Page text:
Crime & Courts

Police warn public of new phishing strategy using QR codes [NSTTV]

KUALA LUMPUR: Police have warned the public about a new phishing strategy in which scammers deliver presents, such as water bottles, with printed QR codes that, when scanned, allegedly allow the public to win cash vouchers.

Federal Commercial Crime Investigation Department (CCID) director Datuk Seri Ramli Mohamed Yoosuf said the new tactic of fraud had spread on social media where scammers distributed the gifts from house to house.

"Through viral videos, it can be seen that they distributed gifts, such as water bottles, containing printed QR codes which, when scanned, supposedly allow the public to win cash vouchers worth RM200.

"In reality, when scanned, victims are asked to enter their banking information, resulting in the loss of funds from their bank accounts," he said at a press conference.

As such, he said that this was a phishing scam attempt, and the public is advised not to scan the provided QR code.

He also said that so far, no police reports had been received regarding this modus operandi.

"However, this tactic should be disseminated to the public as information and precautionary measures," he said.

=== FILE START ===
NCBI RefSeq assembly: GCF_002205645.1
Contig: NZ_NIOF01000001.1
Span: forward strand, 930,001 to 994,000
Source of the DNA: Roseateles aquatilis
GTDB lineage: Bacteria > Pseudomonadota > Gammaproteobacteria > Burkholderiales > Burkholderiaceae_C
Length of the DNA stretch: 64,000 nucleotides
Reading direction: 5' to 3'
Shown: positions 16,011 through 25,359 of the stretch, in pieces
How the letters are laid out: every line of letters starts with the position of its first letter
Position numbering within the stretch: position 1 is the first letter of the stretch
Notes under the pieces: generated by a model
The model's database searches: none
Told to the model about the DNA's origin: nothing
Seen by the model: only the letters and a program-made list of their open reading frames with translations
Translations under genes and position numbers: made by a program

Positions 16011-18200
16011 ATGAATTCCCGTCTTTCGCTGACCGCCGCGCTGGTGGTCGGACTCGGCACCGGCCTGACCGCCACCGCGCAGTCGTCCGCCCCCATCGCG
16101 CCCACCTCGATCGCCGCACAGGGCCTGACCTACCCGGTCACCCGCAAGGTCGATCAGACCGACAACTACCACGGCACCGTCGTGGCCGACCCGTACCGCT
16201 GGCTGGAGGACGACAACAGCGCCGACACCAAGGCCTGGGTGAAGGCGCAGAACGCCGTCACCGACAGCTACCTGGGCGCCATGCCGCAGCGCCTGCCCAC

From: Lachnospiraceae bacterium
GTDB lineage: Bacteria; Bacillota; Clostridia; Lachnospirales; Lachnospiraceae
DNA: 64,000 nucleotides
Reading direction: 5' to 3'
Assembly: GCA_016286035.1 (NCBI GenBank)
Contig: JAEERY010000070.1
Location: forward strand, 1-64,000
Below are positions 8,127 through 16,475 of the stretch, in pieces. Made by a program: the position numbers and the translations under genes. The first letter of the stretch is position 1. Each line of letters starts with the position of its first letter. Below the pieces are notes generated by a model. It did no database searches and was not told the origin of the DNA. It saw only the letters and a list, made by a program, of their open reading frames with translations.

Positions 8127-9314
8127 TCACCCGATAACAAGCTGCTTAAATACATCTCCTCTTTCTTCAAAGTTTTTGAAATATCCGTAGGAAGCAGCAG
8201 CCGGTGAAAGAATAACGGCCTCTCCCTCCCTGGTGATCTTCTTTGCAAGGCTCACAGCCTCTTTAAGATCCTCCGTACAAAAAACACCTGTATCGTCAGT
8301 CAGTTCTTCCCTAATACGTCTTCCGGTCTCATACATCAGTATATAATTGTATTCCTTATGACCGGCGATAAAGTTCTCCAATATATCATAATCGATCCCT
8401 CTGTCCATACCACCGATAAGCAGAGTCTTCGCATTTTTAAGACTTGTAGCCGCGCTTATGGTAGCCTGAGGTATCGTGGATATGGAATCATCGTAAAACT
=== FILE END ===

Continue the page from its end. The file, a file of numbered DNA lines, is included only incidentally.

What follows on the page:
Meanwhile, Ramli warned the public that the tactic of sending scam text messages claiming to be from telecommunication companies had resurfaced.

He urged them to exercise vigilance and never exchange banking information or one-time password numbers with any unfamiliar parties.

"Recently, victims have reported receiving text messages purportedly from well-known telecommunications companies such as Maxis, Celcom, and Digi.

"The content of these text messages informs the victim that their reward points are about to expire and urges them to immediately redeem these reward points via the provided link.

"Upon clicking the link, victims are prompted to enter their online banking information, including the received OTP number. Subsequently, victims discover a reduction in funds from their bank accounts."

To safeguard against such scams, Ramli advised the public to verify suspicious messages with the relevant telecommunications company before taking any action.

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